Third quarter: After leading 5-2 in the third set, fourth-seeded Stosur ultimately fell to a qualifier and thus further opened this already wide-open section.  An opportunist at the majors this year, Petrova performed impressively in last year’s event but remains an enigma from one day to the next.  In a productive partnership with Safina’s former coach, Cibulkova continued her resurgence with an emphatic win over the wallowing Wickmayer; her baseline consistency and explosive moment could trouble Nadia if her serve falls short of its best.  Last year’s finalist Radwanska doesn’t exactly tower atop the section, although the deities of the draw have handed her a pair of exceptionally friendly opening rounds.  But the name that leaps out of this odd cast of characters is ninth seed Li Na, who launched an unforgettable semifinal run in this stadium during the 2008 Olympics.  Forced to withdraw from Tokyo with a gastrointestinal illness, the Chinese warrior thumped Tashkent champion Kudryavtseva in her opener.  If she can outslug the ever-dangerous Kleybanova in the second round, she should repeat her comprehensive Wimbledon triumph over Radwanska.  Expect the home crowd to lift Li to a memorable performance again.

Semifinalist:  Li

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Fourth quarter: Featuring the most intriguing first-round match in the draw, this section already has witnessed the departure of the defending champion, another Premier Mandatory champion (Rezai), and Hantuchova.  Ever eager to seize the spoils of war, Schiavone probably will profit from the debacles of others to prance into the quarterfinals with minimal ado.  But the question of whom she will face at that stage remains murky.  Fellow upset artists Dulko and Kirilenko engage in a stylish second-round meeting, while the winner of the Safina-Zvonareva clash confronts future top-20 player and top-10 personality Petkovic.  Although all-Russian matches generally defy predictions, they often offer riveting melodrama through vertiginous momentum shifts and entertainingly overt expressions of angst.  Still searching for her first marquee win since back surgery, Safina will hope to reproduce the 2009 Australian Open semifinal but probably lacks both the consistency and the self-belief to outlast Zvonareva.  Nevertheless, Vera displayed vulnerability during two wins and a straight-sets loss in Tokyo, during which she resembled her former, star-crossed self more than a two-time Slam finalist.  Both players comfortably overcame Petkovic on the American hard courts, so the winner probably will advance to the quarterfinals.  Once there, they possess more than enough weaponry to conquer Schiavone, although the Italian’s artistry could frustrate these fragile Russians.  On the other hand, Safina and Zvonareva will derive confidence from the 2008 exploits on this court, where they claimed the silver and bronze medals for their nation.

Semifinalist:  Safina-Zvonareva winner

***

A counterpoint to the marquee WTA tournament, the concurrent 500-level ATP event has compiled a draw much more imposing than its significance would suggest.

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Top half: Seemingly fond of Djokovic-Berdych collisions, the deities of the draw have arranged another quarterfinal clash between two players who met in the Wimbledon semifinals and the Davis Cup semifinals just after the US Open.  En route to that rendezvous, the revitalized Serb eyes a tranquil path past a Chinese wildcard and the winner of Fish-Tipsarevic, both of whom have often won sets from him but neither of whom has defeated him.  Not unlike Wawrinka, Tipsarevic generally cedes the spotlight to a colleague whom he enthusiastically labeled the greatest athlete in Serbian history, while Fish has yet to prove that he can export his success from his bastion on American hard courts.  Underwhelming since Wimbledon, Berdych might fall in the second round to 2009 US Open nemesis Querrey or Metz champion Simon, who has won their last two meetings.  Even if the Czech does reach the quarterfinals, the medium-speed Beijing hard courts favor Djokovic’s hybrid of offense and defense, which carried him to the title here a year ago.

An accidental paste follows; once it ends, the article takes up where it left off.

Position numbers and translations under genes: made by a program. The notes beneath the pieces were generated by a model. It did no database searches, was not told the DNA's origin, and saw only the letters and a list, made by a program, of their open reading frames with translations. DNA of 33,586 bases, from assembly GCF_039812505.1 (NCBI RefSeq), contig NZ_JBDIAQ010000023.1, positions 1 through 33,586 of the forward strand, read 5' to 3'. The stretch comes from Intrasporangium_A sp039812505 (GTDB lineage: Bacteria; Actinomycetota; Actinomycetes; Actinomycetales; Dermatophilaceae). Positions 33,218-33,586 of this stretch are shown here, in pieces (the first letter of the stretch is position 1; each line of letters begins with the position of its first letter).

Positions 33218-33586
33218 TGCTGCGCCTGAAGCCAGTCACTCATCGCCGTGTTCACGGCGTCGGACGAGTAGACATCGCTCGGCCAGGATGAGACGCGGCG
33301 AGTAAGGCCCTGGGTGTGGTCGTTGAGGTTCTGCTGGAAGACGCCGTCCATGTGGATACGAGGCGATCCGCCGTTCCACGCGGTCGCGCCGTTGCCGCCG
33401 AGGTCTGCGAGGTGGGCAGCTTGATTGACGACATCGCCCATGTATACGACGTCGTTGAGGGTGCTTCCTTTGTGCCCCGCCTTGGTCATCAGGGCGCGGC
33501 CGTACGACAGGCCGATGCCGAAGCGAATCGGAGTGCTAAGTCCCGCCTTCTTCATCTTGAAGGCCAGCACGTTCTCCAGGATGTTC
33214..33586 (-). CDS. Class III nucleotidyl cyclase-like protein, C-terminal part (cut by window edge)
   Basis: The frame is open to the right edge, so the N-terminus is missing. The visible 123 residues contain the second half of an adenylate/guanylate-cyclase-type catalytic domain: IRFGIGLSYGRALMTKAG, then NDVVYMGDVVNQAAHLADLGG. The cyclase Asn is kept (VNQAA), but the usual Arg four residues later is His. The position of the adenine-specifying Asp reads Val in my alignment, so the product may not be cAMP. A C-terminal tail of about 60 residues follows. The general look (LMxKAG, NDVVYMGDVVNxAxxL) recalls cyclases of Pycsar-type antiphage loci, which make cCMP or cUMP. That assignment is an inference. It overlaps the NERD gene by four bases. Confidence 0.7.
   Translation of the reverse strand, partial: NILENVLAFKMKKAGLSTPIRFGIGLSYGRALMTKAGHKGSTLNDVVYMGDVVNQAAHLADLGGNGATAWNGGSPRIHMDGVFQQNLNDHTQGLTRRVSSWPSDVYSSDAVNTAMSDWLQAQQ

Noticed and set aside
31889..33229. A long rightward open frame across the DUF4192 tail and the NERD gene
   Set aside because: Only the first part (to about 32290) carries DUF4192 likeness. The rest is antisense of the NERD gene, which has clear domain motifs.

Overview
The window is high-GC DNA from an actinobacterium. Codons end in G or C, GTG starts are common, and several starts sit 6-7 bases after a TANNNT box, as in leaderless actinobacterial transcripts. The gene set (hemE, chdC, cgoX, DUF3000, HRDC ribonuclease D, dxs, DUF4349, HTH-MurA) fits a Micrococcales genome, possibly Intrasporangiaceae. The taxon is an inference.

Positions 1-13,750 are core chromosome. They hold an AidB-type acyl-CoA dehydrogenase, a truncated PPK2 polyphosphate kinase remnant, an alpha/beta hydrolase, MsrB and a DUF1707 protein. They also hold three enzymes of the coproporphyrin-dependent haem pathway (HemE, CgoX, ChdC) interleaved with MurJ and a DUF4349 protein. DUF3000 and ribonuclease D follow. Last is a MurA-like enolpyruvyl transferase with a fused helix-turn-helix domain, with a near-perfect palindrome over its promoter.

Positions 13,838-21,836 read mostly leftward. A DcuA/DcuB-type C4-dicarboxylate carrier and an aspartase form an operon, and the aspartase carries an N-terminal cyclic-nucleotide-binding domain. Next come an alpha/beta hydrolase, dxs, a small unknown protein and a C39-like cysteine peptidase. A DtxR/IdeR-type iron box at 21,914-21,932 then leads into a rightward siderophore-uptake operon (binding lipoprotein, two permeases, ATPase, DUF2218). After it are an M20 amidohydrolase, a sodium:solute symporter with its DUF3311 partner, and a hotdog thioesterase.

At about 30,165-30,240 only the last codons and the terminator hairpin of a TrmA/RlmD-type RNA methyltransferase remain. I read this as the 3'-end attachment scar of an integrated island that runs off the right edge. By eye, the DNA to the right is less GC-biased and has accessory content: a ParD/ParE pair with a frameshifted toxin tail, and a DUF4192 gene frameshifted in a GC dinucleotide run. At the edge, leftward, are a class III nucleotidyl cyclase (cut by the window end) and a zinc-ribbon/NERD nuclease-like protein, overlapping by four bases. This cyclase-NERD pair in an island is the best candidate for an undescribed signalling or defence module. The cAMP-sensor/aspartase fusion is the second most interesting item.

Opportunity knocks for the players in the second quarter, bookended by the staggering Davydenko and the unreliable Verdasco, who both lost early last week to players outside the top 50.  Waging five-set slugfests against Kohlschreiber in their previous two meetings, the Spaniard might succumb in his opener against the German.  Desperately hoping for a positive end to a dismal 2010 campaign, 2009 finalist Cilic begins against the talented yet mentally brittle Bellucci; then, he probably would confront Davydenko in a contest between two players whose confidence has dwindled low in recent months.  Has Isner recovered from his Wimbledon marathon?  While the courts might not play as swiftly as he would prefer, the American constitutes a threat to implode any draw that he enters.  From the comedy of errors that probably will develop in the section, though, will surface a semifinal opponent much to Djokovic’s taste.

Finalist:  Djokovic

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Bottom half: Another Wimbledon rematch might impend between Ferrer and Soderling, who should have intersected in Kuala Lumpur last week but instead fell to Golubev.  Although few potential Golubevs lurk in their vicinity, Almagro will seek to reprise his victories over the Swede in Madrid and Gstaad this year.  More heavily favored against the Spaniard on the Beijing hard courts than on the clay of those events, Soderling nevertheless might struggle with those negative memories and his personal dislike for Almagro; like most players, the world #5 doesn’t deliver his best tennis when inflamed with emotion.  Meanwhile, Ferrer opens against New Haven finalist Istomin, an upwardly mobile baseliner with a crisp two-handed backhand.  If Soderling does reach the quarterfinals, he will find his consistency arduously tested by an opponent who extended him to five sets on grass this year.

Crowned the Kuala Lumpur champion today, Youzhny may enter Beijing weary from playing three consecutive three-setters in the Malaysian capital.  A slightly disquieting obstacle awaits in the first round with Ljubicic, although the Croat has receded rather quietly since acquiring the Indian Wells title.  Among the ATP’s more mercurial and charismatic inhabitants, Baghdatis will clash with the almost equally mercurial Dolgopolov before meeting Youzhny, whom he nearly defeated in Kuala Lumpur.  Anchoring the base of this half, Murray seeks to erase the memories of another early departure from the US Open.  Will the Scot rebound from that disappointment more swiftly than he did from his loss in Australia?  He has few fond memories of Beijing, having fallen to Yen-Hsun Lu in the first round of the 2008 Olympics.  In the aftermath of Melbourne, moreover, Soderling thoroughly dominated Murray at Indian Wells, a surface that should have suited the Scot.

Finalist:  Soderling

***

We return in a few days to discuss the quarterfinals!